The official end to an extraordinarily productive legislative session came last week, when Gov. John Hickenlooper signed the final pieces of legislation that landed on his desk.
We didn't want to let the moment pass without mentioning four bills that received little attention but that will have a big impact on students with dreams of college, working families, retail businesses and their employees and our economy.
If Colorado voters this November approve a $1 billion income tax increase to fund schools, they will break a string of defeats for similar measures stretching back decades.
Since the early 1990s, voters have approved only two ballot measures that affected education revenues – and neither of those included a general tax increase. Over the same period, voters defeated six K-12 or higher education funding measures.
On Wednesday, Gov. John Hickenlooper signed into law the Working Families Economic Opportunity Act of 2013 (SB13-001), a measure that will boost the earnings of more than 400,000 low- and moderate-income Colorado families. It makes permanent a state Earned Income Tax Credit (EITC) and Child Tax Credit (CTC) once certain conditions are met, so the credits will be available to these families each year.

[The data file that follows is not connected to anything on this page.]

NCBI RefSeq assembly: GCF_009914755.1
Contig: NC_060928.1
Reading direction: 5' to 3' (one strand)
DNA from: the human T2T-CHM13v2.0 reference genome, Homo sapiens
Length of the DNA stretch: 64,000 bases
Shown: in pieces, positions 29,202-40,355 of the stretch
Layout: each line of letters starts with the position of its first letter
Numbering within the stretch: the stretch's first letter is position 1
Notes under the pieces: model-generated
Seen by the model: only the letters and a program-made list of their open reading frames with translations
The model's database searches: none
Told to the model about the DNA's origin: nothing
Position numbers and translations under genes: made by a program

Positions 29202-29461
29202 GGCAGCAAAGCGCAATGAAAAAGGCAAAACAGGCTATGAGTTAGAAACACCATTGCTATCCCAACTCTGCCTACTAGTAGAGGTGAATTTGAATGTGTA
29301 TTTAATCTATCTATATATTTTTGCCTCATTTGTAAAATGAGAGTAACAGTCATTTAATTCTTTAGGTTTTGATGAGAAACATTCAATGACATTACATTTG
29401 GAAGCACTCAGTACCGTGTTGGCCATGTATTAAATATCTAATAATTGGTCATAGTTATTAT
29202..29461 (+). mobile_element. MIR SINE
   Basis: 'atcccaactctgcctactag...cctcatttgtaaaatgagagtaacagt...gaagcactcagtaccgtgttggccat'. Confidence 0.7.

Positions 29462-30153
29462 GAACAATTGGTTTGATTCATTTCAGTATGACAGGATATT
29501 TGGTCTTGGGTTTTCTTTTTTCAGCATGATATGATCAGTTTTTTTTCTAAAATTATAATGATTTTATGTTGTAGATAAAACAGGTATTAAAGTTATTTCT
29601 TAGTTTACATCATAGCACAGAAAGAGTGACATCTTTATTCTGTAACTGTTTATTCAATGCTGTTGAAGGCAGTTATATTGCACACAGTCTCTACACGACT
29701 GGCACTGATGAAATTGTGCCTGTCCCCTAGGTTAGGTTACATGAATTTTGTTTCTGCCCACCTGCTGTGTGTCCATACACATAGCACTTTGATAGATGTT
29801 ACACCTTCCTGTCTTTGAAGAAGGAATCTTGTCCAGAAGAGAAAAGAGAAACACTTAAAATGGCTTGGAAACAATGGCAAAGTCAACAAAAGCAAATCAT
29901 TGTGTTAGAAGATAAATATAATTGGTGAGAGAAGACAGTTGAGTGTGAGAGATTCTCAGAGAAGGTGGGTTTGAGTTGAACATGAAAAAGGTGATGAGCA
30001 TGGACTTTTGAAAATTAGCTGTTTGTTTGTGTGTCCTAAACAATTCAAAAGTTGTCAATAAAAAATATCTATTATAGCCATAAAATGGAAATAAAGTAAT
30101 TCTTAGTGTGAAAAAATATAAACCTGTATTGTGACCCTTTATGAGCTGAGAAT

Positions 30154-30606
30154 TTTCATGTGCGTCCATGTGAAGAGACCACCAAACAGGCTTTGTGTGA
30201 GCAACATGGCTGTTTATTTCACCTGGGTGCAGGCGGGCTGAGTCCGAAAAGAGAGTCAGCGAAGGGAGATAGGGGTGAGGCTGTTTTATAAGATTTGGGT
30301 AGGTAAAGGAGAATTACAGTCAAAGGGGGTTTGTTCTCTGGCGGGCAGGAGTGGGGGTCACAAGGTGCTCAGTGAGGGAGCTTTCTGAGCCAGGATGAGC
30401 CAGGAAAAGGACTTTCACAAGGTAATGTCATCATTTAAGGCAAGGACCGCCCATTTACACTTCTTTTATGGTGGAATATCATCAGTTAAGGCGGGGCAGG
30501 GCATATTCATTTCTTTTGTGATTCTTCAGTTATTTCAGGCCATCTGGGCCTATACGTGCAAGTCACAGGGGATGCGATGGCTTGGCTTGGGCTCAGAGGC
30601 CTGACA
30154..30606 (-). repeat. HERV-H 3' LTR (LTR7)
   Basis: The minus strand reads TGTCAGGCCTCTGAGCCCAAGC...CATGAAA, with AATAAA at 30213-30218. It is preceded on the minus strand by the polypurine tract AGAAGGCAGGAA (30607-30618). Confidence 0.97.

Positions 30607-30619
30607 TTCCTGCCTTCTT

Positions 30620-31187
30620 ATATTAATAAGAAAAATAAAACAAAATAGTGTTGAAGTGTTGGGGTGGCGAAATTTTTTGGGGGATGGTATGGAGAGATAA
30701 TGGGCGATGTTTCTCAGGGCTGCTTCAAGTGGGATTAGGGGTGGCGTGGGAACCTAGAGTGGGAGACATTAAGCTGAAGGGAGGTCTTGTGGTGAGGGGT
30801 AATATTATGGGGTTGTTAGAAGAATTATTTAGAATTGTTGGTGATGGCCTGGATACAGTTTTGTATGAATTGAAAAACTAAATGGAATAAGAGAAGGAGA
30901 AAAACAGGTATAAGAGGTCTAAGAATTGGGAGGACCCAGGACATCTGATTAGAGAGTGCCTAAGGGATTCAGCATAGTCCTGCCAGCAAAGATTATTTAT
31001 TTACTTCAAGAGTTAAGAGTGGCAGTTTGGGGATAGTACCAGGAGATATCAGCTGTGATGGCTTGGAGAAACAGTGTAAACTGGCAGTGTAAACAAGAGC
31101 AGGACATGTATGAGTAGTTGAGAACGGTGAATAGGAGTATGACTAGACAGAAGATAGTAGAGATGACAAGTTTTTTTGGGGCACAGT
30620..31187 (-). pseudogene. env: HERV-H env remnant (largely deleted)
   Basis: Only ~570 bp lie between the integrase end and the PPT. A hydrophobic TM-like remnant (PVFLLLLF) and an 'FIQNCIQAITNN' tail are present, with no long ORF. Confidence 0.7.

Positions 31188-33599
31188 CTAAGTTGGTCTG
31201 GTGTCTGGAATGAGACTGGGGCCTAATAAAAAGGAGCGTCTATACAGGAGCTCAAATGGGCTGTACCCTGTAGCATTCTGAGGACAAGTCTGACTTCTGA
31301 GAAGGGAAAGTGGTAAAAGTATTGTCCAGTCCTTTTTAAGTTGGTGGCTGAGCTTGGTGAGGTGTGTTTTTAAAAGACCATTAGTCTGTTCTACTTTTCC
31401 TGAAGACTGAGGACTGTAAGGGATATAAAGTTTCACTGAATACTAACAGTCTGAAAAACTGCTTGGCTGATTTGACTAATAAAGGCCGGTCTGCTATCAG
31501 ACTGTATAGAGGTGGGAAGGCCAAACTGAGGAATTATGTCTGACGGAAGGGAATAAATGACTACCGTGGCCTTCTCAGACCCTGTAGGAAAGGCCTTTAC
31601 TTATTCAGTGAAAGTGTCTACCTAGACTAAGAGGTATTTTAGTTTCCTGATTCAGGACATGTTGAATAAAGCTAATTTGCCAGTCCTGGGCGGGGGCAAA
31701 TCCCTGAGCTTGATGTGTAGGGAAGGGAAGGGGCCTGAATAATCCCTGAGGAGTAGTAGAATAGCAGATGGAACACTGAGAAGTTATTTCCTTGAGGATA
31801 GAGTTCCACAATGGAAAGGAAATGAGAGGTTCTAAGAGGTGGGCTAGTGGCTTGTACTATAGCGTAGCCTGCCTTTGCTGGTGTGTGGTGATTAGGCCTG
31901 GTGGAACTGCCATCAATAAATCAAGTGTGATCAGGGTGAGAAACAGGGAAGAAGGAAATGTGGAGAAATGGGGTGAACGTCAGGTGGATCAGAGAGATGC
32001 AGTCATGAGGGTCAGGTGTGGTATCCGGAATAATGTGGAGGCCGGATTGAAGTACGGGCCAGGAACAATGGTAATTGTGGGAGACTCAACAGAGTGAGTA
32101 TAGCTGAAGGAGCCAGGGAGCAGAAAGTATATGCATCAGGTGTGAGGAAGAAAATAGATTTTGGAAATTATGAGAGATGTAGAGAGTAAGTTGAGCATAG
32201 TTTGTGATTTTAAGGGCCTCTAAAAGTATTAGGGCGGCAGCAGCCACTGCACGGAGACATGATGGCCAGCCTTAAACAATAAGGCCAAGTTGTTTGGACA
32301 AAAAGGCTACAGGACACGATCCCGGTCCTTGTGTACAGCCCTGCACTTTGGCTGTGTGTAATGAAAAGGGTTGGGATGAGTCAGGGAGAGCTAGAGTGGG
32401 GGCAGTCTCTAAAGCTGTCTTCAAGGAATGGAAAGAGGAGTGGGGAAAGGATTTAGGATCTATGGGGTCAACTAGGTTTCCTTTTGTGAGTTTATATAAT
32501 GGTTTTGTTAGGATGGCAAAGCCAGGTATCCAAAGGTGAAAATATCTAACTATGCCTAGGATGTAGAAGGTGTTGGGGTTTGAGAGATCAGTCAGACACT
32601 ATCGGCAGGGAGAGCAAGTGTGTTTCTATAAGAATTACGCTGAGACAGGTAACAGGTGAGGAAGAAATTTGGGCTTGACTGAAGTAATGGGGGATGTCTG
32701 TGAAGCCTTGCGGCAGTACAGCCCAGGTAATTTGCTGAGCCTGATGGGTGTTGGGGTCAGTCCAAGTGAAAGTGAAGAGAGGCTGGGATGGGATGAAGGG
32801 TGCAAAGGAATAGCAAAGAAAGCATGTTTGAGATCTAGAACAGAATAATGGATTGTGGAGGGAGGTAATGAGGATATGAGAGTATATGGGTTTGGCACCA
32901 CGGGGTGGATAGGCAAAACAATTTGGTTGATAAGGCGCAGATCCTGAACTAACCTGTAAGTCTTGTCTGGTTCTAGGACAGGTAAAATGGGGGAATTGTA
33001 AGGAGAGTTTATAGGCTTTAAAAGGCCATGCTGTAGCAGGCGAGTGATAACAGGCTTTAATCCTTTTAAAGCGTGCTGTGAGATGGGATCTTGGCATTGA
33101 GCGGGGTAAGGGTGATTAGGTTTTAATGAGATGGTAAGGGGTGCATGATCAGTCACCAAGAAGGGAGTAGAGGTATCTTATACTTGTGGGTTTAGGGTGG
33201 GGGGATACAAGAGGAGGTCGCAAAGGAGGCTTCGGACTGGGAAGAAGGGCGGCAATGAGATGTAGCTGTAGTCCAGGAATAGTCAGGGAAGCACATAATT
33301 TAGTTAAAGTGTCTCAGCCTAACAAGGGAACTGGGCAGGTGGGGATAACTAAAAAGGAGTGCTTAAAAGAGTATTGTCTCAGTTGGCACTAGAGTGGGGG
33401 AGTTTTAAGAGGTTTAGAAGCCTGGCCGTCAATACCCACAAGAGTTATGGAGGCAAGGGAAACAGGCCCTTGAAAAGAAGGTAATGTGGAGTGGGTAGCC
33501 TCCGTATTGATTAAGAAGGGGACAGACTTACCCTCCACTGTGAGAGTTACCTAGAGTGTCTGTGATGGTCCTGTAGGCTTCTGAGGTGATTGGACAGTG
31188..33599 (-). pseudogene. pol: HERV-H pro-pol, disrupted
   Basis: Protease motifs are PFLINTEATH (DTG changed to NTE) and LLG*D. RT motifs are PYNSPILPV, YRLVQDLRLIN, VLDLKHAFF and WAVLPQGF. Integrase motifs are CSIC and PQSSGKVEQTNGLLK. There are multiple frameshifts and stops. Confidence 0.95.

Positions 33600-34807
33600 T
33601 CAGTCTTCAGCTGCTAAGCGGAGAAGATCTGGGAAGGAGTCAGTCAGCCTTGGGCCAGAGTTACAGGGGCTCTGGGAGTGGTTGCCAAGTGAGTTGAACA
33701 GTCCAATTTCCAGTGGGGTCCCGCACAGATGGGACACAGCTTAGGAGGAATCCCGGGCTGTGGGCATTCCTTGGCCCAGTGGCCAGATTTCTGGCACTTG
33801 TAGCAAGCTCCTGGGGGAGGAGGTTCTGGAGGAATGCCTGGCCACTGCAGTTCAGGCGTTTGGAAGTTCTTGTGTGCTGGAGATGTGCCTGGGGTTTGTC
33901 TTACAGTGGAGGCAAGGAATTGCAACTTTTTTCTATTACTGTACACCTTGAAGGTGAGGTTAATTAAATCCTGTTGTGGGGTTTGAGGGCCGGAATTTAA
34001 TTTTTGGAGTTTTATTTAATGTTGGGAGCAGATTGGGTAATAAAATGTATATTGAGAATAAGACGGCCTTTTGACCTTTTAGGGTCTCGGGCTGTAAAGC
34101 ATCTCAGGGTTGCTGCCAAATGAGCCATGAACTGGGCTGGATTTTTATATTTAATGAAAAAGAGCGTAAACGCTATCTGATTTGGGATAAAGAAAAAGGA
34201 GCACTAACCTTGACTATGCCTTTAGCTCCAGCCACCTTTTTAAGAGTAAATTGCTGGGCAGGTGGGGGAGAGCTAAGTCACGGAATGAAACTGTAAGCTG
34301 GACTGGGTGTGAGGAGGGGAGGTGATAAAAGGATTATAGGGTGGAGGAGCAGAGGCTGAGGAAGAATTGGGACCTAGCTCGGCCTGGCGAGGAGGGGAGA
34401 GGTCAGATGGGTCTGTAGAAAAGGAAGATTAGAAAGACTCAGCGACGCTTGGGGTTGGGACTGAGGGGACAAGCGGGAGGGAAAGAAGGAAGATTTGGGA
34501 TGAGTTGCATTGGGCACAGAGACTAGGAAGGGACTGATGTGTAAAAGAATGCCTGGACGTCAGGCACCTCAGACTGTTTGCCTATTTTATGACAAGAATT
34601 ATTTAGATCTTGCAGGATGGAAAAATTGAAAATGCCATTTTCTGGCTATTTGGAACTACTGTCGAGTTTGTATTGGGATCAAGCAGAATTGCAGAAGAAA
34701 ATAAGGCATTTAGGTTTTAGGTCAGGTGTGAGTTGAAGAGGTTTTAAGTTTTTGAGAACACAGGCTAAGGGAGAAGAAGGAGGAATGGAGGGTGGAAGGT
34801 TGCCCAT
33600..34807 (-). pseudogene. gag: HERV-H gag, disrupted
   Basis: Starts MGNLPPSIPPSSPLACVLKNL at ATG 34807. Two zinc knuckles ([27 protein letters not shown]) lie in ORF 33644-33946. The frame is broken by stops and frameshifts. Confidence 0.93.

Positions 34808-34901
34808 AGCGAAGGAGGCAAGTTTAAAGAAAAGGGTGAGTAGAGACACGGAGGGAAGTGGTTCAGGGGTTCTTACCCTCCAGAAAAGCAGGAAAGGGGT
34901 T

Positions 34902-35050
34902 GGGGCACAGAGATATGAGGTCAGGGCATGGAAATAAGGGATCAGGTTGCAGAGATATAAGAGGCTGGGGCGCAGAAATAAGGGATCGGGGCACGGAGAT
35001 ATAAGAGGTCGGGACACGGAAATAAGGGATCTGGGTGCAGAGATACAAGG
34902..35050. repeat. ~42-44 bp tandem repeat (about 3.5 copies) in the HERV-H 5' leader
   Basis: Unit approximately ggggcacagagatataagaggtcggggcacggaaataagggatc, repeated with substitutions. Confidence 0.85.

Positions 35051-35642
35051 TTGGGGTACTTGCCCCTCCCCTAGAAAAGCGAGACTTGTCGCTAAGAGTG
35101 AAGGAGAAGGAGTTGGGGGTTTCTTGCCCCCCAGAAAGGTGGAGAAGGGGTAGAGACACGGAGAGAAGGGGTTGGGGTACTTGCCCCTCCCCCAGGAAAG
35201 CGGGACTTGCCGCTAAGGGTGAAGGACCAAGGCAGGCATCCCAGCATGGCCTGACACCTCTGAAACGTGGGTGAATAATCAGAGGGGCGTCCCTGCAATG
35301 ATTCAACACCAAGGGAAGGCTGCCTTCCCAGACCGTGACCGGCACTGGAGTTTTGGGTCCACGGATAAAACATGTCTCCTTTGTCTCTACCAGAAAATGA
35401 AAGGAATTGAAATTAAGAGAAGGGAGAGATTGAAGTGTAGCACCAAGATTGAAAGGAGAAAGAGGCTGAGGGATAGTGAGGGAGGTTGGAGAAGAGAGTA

Both Colorado and the United States face a crisis over long-term care for our aging population. (Baby boomers, this means you.)
In a few years, an unparalleled demographic shift will begin to place unprecedented demands on both our health care and long-term-care systems. When this shift reaches its peak in 2030, 61 million Americans will be between 66 and 84 years old. In that same year, 9 million people will be older than age 84.
Few things in public policy are as final as a Supreme Court decision. That's why we were disappointed this week when the state Supreme Court ruled that Colorado's system for financing schools does not violate the constitutional promise of a "thorough and uniform" system of public education. We believed strongly enough in the merits of the case that last October we filed a "friend of the court" brief on the side of the plaintiffs, arguing that the current system actually perpetuates achievement gaps in Colorado schools.
Colorado took a small but very important step today that will help more older Coloradans with long-term care needs, allowing them to stay in their homes longer and saving the state money in the process. Gov. John Hickenlooper did that by signing Senate Bill 127, which will improve funding for the state's 16 Area Agencies on Aging.